1. G, I am looking into trading my 08′ G37 coupe in. Havent decided what vehicle as of yet.

    I leased it in April 2008. 36months 12K/year MSRP $40,600 residual is $24,500 …It is journey model with premium pkg, sport wheels…everything except navigation and sport package. My payments are $500 a month.

    Right now the car has $11,600 miles on it. i have paid 12 exact payments so far. 24 payments still left.

    How would the trade-in work to get out of this lease and into another one?

    plz let me know your insight with where you think i stand right now if I was to go to a dealership…how much do you think they would give me for it..any equity I would have?

    it is in excellent condition. black on black color combo.


  2. Unfortunately, I think the G37 coupe’s residual values were greatly inflated when they were being leased last year, so you probably won’t be getting as much for it. The dealer would appraise your car and make you an offer, which will probably be thousands less than your current buyout price. You then have to call IFS (or check online) to see what your current buyout price is. You would then be responsible for the difference. That negative equity can be rolled into your new lease should you choose to. Or you can always pay it off and then get into the new car. My guess is that they will offer you around 28k-30k.
    If you really must get rid of it, I would suggest a private sale OR maybe finding a car that is offering a lot of rebates and discounts to help you offset the loss in the trade in (MB comes to mind). If you are interested, you can snap a few pics of your car and I can post it here to see if there are any takers. A lease swap may also be a good idea if you don’t feel like taking a loss on your car. You may need to call IFS about that to see what the requirements and conditions are.

  3. Isnt $28k-$30 what i should get considering the car is a year old? Is buyout price given with leases? Iv never heard of this term before.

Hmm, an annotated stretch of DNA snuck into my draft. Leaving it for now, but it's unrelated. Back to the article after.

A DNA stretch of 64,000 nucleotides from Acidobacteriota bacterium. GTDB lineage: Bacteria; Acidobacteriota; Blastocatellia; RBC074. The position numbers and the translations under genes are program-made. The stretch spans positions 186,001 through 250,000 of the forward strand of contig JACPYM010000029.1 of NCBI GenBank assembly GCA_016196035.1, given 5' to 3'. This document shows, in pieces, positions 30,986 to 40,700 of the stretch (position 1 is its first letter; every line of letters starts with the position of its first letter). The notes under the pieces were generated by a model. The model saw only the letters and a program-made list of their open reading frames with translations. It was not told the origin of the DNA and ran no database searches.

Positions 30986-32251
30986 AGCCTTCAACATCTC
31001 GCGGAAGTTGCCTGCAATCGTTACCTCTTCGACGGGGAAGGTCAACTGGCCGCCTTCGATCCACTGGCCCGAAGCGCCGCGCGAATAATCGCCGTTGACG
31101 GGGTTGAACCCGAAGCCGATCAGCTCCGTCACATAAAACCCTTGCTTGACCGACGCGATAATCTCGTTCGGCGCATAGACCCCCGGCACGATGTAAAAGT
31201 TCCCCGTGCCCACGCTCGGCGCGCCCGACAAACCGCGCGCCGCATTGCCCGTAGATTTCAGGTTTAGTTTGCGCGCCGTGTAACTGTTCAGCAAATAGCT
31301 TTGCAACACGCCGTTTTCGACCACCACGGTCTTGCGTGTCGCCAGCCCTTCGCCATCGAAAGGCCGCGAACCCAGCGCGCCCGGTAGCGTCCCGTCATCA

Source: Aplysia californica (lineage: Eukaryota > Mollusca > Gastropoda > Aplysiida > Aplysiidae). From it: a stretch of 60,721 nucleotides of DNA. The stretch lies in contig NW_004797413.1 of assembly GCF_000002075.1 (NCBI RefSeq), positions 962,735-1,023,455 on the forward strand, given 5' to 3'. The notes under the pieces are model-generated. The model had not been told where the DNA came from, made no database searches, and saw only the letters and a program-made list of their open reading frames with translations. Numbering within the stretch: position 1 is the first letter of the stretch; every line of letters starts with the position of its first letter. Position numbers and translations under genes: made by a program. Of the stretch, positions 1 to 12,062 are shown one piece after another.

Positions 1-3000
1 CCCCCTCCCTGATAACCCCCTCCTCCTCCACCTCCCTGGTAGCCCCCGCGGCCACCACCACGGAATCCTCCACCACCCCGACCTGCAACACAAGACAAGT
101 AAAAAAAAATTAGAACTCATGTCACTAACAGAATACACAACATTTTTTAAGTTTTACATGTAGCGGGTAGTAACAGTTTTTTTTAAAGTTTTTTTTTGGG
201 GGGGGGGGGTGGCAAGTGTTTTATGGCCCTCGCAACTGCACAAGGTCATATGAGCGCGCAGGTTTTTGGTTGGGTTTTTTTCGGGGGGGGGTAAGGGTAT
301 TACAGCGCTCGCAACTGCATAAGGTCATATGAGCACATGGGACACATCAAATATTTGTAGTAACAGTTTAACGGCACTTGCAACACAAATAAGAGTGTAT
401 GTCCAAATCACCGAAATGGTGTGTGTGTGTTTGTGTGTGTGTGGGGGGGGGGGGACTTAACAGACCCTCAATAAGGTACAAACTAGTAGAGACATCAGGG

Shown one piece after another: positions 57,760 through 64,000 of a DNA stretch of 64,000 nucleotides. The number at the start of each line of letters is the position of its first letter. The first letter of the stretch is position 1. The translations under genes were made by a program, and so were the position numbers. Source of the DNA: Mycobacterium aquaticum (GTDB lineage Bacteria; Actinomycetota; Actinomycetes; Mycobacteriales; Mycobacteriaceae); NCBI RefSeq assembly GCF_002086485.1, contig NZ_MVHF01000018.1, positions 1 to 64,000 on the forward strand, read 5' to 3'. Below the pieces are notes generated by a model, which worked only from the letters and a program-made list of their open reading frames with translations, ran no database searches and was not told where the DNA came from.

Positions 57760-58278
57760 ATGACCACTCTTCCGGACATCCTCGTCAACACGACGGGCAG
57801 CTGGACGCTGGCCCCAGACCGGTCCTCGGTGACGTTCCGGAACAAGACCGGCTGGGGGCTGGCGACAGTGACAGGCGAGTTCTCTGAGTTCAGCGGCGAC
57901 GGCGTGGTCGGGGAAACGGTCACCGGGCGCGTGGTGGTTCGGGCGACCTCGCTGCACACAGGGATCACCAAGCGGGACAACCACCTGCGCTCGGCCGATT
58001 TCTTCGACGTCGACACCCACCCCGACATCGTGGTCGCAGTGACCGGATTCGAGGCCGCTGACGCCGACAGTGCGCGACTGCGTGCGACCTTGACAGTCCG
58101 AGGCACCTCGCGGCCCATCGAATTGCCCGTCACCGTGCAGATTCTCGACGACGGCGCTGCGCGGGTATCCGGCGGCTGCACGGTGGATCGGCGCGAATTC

I called IFS, they dont know what I mean by buyout price. They only have information about the residual, mileage allowance, selling price. Or maybe it was the CSR i spoke with.

  4. the buyout is what IFS says your current residual value is. Typically it is referred as the buyout, not sure why the CSR didnt know. The estimate i gave you is what i think the dealer is going to offer you as a trade in. if you have an online IFS account you can find it there. otherwise, call again.

  5. OH GOTCHA! thanks G. Hopefully the currest residual is low enough to where I wont have much due out of pocket.

  6. Best of luck Roy. I hope the dealer’s offer isn’t too bad. I’m a bit concerned because I think IFS overvalued the G37s last year, but hopefully the dealer will give you something reasonable. Keep us posted.

  7. G i just got the payoff amount. He told me $34,560. Thats about 85% residual at this point. WOW you were right…i think infiniti shot too high on their residuals.

    There is no way any dealer would give me more than $30K trade in for the car.

    Id be lucky at $30K but who knows…hmm what do you think? your opinion?

  8. They said it is NOT negotiable and thats what the current buyout is for the vehicle based on what the market residual for the car is.

    so what are your recommendations?

  9. Ouch, that’s terrible. Well don’t feel too bad, I’m getting like $30k as my payoff and the dealer probably won’t offer me any more than 26-27k probably, and I only have like 8000 miles on it. The best course of action at this point is to either trade your lease to someone or put up your car for private sale. As mentioned before, if you are interested I can put your car up on the site and see if there are any takers. You can either post that info in the forums under “RIDE marketplace” or you can email me your pics, specs, price and your email at thewall(at)